A former judge of the Supreme People’s Court, the highest court in China, is calling for the suspension or revocation of cases against some 80 people found guilty of violating “zero-COVID” policy regulations since the advent of omicron, a less deadly variant that began spreading in December 2021.
China implemented the zero-COVID policy in January 2020, the month after the virus was first detected in humans in Wuhan. Anyone convicted of obstructing the prevention and control of COVID-19 faced a prison sentence of three to seven years, according to regulations set forth by the National Health and Medical Commission of China on January 20, 2020.
Offenses included leaving home during lockdown
The offenses included violations such as leaving home during a lockdown without official authorization and concealing travel plans. Both made it difficult for authorities to trace contacts and contain the virus. Other offenses included avoiding quarantine, concealing close contact history and refusing to perform duties related to COVID containment.
Huang Yingsheng, the former judge, posted on December 10 on the Chinese blogging platform Baidu Baijiahao that because Beijing has relaxed its zero-COVID policy, it is no longer appropriate to prosecute, convict and punish people for violating containment regulations. He posted on the topic again on Monday.
In an interview published Tuesday in the Economic Observer Network, a weekly government-run newspaper, Huang emphasized that since COVID mutated into the less deadly omicron strain in November 2021, “cases where people have been criminally or administratively punished for spreading the virus should also be corrected.”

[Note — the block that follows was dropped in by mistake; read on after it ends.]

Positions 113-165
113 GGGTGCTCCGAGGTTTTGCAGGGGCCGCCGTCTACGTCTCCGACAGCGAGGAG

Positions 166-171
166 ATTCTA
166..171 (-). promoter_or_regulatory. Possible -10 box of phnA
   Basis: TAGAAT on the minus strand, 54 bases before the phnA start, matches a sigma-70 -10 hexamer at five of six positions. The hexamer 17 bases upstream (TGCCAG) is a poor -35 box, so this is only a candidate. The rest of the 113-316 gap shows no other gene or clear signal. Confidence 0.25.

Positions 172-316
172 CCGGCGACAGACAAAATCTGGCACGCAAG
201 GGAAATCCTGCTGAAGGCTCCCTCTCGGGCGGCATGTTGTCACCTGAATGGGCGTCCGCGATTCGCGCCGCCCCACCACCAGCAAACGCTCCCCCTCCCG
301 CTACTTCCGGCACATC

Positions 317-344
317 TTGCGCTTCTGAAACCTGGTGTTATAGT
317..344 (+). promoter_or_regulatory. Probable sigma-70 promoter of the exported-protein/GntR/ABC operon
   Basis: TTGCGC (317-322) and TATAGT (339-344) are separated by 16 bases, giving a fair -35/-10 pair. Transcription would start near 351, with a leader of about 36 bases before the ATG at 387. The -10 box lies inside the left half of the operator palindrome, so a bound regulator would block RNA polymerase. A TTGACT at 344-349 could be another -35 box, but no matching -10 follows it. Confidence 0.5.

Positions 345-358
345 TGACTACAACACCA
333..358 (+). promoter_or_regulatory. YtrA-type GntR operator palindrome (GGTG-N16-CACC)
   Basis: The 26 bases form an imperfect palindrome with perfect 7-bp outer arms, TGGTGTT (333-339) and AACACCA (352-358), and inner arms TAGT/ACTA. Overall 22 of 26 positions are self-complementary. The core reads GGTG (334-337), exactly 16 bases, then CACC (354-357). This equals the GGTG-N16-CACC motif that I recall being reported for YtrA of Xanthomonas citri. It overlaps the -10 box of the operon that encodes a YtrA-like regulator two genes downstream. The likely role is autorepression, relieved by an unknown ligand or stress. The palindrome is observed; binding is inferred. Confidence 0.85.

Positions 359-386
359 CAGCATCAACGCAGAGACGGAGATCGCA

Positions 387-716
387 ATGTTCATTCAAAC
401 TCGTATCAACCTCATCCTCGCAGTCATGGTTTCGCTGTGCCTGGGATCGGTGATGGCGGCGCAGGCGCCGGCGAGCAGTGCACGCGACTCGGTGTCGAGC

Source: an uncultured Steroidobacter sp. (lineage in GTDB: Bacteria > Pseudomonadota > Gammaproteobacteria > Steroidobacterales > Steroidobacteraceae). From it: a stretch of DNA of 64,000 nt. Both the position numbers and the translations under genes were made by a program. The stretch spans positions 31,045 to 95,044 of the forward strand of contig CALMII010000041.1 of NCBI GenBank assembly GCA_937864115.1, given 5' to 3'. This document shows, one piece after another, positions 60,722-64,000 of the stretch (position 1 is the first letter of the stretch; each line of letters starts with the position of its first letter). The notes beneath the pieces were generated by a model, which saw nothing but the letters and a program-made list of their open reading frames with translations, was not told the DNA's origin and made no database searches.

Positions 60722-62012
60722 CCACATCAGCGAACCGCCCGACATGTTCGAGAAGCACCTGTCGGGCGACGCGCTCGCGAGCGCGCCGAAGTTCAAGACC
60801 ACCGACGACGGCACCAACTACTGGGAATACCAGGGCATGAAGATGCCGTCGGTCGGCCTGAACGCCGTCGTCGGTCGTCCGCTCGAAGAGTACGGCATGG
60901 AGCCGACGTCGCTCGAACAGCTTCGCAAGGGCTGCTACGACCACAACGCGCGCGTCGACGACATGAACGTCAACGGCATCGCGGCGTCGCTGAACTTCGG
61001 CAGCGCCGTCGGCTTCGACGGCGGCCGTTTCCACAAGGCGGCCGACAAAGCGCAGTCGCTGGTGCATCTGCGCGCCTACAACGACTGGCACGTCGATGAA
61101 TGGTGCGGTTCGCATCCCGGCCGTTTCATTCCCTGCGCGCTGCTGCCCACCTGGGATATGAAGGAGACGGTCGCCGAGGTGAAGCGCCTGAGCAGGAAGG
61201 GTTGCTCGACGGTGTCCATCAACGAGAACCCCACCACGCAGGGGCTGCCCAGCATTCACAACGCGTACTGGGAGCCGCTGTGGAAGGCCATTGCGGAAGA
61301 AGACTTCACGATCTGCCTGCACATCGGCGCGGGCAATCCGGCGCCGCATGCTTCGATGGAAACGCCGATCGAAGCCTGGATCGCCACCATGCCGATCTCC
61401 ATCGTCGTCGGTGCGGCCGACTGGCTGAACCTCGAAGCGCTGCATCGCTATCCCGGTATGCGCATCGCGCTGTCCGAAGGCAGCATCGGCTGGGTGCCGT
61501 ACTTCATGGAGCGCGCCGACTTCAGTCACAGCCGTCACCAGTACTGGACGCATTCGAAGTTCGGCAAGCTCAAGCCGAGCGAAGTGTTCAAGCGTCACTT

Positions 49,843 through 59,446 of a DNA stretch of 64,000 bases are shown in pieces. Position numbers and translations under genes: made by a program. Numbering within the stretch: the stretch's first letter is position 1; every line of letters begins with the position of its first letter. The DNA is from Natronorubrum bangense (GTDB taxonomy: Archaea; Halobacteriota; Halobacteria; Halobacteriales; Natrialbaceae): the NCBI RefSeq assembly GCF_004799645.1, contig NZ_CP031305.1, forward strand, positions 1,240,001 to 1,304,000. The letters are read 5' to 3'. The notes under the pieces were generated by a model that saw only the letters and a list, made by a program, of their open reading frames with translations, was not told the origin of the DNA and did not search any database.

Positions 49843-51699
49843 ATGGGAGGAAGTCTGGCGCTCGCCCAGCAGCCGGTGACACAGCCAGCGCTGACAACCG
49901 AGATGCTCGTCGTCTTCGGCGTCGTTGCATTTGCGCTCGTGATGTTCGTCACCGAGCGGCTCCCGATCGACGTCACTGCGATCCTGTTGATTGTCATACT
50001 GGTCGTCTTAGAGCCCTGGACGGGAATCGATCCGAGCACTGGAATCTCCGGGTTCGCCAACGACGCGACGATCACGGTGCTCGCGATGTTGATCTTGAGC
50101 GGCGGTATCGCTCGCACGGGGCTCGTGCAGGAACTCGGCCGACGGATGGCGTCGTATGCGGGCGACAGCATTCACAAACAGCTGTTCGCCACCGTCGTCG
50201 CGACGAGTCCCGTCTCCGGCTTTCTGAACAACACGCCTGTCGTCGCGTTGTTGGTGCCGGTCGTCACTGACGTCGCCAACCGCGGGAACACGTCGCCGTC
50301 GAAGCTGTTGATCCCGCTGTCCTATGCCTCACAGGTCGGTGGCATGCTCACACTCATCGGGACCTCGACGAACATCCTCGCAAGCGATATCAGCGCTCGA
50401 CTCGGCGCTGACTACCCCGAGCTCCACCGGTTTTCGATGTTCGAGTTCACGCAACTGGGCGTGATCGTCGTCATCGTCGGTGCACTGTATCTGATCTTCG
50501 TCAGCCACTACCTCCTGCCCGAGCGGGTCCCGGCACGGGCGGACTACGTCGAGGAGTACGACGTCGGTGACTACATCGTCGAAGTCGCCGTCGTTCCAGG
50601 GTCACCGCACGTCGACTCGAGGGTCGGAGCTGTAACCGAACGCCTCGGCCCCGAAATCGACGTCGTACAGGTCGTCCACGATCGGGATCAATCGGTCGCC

In cases that originated after the advent of omicron but that are still in progress, Huang said, the trial should be terminated, the accused acquitted, and the case withdrawn without further prosecution. For cases in which a sentence has been imposed, the verdict should be overturned and those who are imprisoned should be freed. And, like those whose sentence was a period of probation, their record should be cleared.
Wang Quanzhang, a Chinese human rights lawyer, said that the Law on the Prevention and Control of Infectious Diseases fails to specify exactly what is illegal.
“The law is defined by specific law enforcement officers and judiciary,” Wang told VOA Mandarin. “The scope of attack is very large. Even if someone’s travel code has an error, or he fails to report his travel history truthfully, he may be arrested and charged for this crime.”
Cases still under investigation
Cai Fan, a retired associate professor of law at Wenzhou City University in Zhejiang, suggested that it would be difficult for authorities to adopt Huang’s recommendations, saying, “After three years of COVID prevention, some people have been detained and sentenced. If you delete all the cases of these people, then the country will have to pay compensation. How can that be possible?”
Zero-COVID criminal cases in Sichuan, Hunan and Shanxi provinces and elsewhere are still under investigation. At least three infected people in Hunan were being investigated for not reporting their infections to the community, not wearing masks when they entered and exited multiple public places, or for infecting other people, according to a local news network run by the government.
Wang, the human rights lawyer, believes it may be difficult to change the course of prosecution.
“Excessive reliance on the law makes it difficult to correct unjust, false and wrongly decided cases even if new situations arise,” he said. “But [the] mechanism is top-down. New regulations need to be issued and a systematic correction needs to be adopted. By then, some innocent people may have been locked up for a long time.”